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Poll-Driven foreign investment limits would hurt NZ - NZIER

Fuseworks Media
Fuseworks Media

Wellington, Aug 10 NZPA - The "feel-good" factor if New Zealand limited foreign investment would probably not be enough to outweigh the inevitable "feel-bad" consequences of a lower standard of living, the New Zealand Institute of Economic Research (NZIER) says.

Polls indicated about three-quarters of New Zealanders wanted overseas investment rules tightened, although there was also a high awareness that an open economy was important for growth, NZIER chief executive Jean-Pierre de Raad said in a discussion paper.

Restricting overseas investors' access to the economy would be a damaging policy, and not worth the positive feeling that New Zealanders owned their own backyard or short-term popularity for politicians.

Any move away from an open investment regime would be seen as limiting New Zealand's growth potential, and investors and credit agencies would react accordingly, he said.

Borrowing costs would rise, which would reduce economic growth and New Zealanders' income, and access to overseas capital and knowledge would be limited.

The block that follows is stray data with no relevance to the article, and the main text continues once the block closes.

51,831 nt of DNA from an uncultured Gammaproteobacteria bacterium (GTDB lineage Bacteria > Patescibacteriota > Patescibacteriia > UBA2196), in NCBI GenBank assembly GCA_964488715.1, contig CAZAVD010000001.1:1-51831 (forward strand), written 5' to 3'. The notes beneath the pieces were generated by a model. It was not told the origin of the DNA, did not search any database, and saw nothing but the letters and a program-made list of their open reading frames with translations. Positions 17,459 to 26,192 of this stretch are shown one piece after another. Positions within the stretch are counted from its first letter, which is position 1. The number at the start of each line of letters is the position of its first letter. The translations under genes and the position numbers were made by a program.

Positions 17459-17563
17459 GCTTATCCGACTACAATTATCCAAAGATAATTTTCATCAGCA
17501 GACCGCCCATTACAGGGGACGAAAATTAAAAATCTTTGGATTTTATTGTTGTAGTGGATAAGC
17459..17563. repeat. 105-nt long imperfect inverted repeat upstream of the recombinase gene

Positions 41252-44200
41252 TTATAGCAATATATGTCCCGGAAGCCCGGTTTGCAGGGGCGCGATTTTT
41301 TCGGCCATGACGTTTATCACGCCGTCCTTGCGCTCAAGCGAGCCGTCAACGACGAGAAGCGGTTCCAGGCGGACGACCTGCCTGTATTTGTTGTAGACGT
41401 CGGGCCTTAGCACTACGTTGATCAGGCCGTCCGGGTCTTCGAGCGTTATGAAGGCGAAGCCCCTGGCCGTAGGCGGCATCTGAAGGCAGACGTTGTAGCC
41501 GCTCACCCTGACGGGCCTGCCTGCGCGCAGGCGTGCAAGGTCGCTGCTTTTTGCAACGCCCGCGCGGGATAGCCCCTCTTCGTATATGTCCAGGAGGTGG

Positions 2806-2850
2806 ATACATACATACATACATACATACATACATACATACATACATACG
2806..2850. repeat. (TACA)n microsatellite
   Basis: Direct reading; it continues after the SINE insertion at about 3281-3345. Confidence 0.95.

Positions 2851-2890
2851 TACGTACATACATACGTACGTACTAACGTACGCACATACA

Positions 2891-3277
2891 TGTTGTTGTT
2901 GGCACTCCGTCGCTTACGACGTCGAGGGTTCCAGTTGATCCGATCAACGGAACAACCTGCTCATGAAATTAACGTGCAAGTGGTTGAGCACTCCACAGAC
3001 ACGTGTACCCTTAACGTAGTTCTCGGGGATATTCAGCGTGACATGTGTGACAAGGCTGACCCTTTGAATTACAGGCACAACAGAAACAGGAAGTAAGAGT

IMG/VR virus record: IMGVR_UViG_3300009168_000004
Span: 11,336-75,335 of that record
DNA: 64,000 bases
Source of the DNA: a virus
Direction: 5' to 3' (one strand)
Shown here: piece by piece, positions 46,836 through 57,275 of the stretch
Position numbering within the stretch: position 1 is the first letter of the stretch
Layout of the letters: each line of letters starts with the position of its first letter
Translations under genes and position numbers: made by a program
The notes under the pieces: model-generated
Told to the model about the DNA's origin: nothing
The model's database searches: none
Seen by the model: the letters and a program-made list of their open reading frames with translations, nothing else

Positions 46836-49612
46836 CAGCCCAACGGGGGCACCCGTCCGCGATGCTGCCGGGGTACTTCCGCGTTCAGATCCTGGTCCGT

"New Zealand simply doesn't have the capital market depth to afford to be so picky."

Land-based foreign investment was small compared with other types, at $4.9 billion in 2009 compared with around $27b invested in manufacturing and $192b in finance and insurance, according to Statistics New Zealand.

The latest concerns follow the proposed sale of a number of Crafar family dairy farms to a Hong-Kong-based company, the sale of a 51 percent stake in Synlait Milk to China's Bright Dairy & Food Co, and the proposed takeover of New Zealand Farming Systems Uruguay to Singapore company Olam.

Most direct foreign investment comes from Australia.

"...Any permanent government response to concerns about foreign ownership of land will impose a wide range of costs on all parts of the New Zealand economy, primarily through higher borrowing costs and the risk of retaliatory action by other governments," Mr de Raad said.

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